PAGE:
These days, Sprint is best known as a wireless operator, but its roots can be traced back to the turn of the 20th century when Cleyson Brown, the son of a grist mill owner formed Brown Telephone to compete with AT&T.

In 2006, Sprint shed its local telecom business, which was purchased by the former CenturyTel and now is run as CenturyLink, and focused its attention on metro and long-haul business opportunities and wireless services that run over its IP/MPLS network backbone.

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Latest Headlines

AT&T's Lurie not worried about potential Sprint and T-Mobile merger

ATLANTA--AT&T Mobility CEO Glenn Lurie said that he would not be all that concerned if Sprint and T-Mobile US were to merge and form a larger-scaled competitor.

Sprint, T-Mobile gear up for Samsung Galaxy S6 debut with creative offers, pricing

Anticipation is high for the upcoming launch of Samsung's Galaxy S6 and S6 Edge smartphones, which are scheduled to hit stores April 10, with most major operators taking preorders for the devices starting today. To try to steal customers away from the competition, operators T-Mobile and Sprint are getting creative with their Galaxy S6 and S6 Edge deals.

AT&T's de la Vega: We are ahead of the competition in many areas

ATLANTA-- AT&T Mobility's Ralph de la Vega says he isn't sweating the competition too much. De la Vega, CEO of AT&T's Mobile & Business Solutions Group, said the carrier takes what its competitors do seriously, including aggressive moves by T-Mobile US and Sprint, but is comfortable with its place in the industry and is confident it is ahead of other carriers on connected cars, homes and the Internet of Things.

Sprint's Claure suggests bidding coalition with CCA members for 600 MHz spectrum

ATLANTA--Sprint CEO Marcelo Claure advocated for a coalition of smaller carriers that are members of Competitive Carriers Association to be able to jointly bid with Sprint in the 600 MHz incentive auction.

Analyst: Verizon is obvious buyer of spectrum from Dish and Sprint

Verizon Wireless may have scored big in the FCC's recent $45 billion AWS-3 spectrum auction by securing more $10.8 billion in new spectrum in major markets. But one financial analyst believes that the operator is in dire need of more spectrum, because it has over 40 percent of the industry's postpaid customers on its network and controls less than 20 percent of available spectrum.

T-Mobile, Sprint and Dish push for 40 MHz spectrum reserve in 600 MHz auction

ATLANTA--T-Mobile US, Sprint and Dish Network continued to push for the FCC to reserve up to 40 MHz of spectrum for smaller carriers to bid on in the incentive auction of 600 MHz broadcast TV spectrum. The current reserve is capped at 30 MHz. Yet executives from those companies acknowledged that this is just one of many issues carriers, broadcasters and regulators will need to deal with in the months ahead as the early-2016 start date for the auction draws closer.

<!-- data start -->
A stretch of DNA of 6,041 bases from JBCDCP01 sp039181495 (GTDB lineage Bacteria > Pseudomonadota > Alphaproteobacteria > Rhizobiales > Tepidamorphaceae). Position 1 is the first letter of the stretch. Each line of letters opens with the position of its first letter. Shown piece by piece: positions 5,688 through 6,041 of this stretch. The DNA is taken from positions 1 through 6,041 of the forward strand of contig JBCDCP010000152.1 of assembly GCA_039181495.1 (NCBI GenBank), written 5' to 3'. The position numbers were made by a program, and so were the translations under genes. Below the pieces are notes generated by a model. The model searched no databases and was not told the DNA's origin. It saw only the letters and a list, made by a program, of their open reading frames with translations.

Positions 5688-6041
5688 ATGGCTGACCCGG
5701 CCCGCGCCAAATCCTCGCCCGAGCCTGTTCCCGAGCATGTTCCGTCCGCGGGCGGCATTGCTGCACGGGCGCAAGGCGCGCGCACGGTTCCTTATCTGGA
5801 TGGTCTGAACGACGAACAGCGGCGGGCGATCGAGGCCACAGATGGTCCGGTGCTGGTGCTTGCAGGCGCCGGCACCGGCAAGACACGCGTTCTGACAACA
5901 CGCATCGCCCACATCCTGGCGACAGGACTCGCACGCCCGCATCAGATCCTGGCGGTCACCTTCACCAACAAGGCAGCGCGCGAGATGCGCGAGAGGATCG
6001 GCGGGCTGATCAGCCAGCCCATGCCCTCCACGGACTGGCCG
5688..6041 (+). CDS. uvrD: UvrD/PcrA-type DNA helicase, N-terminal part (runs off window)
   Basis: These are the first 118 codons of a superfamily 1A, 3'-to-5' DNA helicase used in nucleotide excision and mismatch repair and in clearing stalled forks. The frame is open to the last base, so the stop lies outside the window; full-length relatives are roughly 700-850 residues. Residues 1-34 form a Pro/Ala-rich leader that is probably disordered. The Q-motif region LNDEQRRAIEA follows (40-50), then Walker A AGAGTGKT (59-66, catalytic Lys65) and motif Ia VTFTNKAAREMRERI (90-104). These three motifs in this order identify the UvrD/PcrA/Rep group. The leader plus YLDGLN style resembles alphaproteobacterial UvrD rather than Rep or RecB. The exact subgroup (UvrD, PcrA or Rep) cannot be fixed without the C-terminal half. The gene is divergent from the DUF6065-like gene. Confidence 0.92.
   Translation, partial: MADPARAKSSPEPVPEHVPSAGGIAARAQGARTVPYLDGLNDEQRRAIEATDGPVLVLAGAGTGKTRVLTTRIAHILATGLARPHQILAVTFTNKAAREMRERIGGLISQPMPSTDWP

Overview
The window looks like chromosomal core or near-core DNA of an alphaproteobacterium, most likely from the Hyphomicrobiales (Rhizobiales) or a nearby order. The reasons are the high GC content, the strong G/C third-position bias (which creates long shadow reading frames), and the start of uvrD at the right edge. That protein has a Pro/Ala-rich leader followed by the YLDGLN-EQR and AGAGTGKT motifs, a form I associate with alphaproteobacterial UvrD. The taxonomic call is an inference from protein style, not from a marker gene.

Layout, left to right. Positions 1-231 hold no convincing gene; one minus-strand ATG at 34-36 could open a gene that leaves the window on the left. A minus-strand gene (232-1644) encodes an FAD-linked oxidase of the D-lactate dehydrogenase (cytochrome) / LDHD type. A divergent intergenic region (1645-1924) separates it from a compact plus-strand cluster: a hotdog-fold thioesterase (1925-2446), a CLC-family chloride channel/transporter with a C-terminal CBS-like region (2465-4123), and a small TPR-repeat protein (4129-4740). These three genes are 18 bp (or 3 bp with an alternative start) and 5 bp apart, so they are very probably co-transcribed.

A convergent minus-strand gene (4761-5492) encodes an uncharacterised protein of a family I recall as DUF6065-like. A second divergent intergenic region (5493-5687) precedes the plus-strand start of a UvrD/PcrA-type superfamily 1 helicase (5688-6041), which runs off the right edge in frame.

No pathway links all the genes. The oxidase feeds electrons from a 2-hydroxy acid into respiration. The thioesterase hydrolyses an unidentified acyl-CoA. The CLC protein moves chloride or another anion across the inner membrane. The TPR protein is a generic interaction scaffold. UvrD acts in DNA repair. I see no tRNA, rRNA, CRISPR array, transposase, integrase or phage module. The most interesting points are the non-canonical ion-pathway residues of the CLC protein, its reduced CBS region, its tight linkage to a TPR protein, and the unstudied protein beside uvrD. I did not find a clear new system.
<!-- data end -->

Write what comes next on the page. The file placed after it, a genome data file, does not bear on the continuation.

Sprint MVNO targeting seniors offers access to doctors

Seniors Wireless, a subsidiary of Sprint MVNO Emveno, is offering a telemedicine service geared toward the 55-plus age group that provides unlimited 24-hour access to board-certified doctors from their wireless or landline phones.

Analysts: T-Mobile, AT&T likely to hold onto more customers in Q1 than Sprint, Verizon

T-Mobile US and AT&T Mobility are likely to be the winners in the first-quarter race to score new subscribers and hold onto existing ones, as churn becomes a key area of focus in the industry, according to a research report from analysts at investment bank Jefferies.

RootMetrics: Verizon, T-Mobile top AT&T and Sprint in terms of network performance at airports

If you spend a lot of time in busy U.S. airports, Verizon Wireless and T-Mobile US are likely going to offer you better overall performance and mobile data speeds than AT&T Mobility and Sprint, according to the latest bi-annual report from network testing firm RootMetrics.

Analysts: T-Mobile's business plans could appeal to small businesses but not big enterprises

T-Mobile US' new rate plans and offerings for businesses are likely going to have more success in the small and medium-sized business (SMB) market than with major corporations, where Verizon Wireless and AT&T Mobility are strongest, according to financial analysts.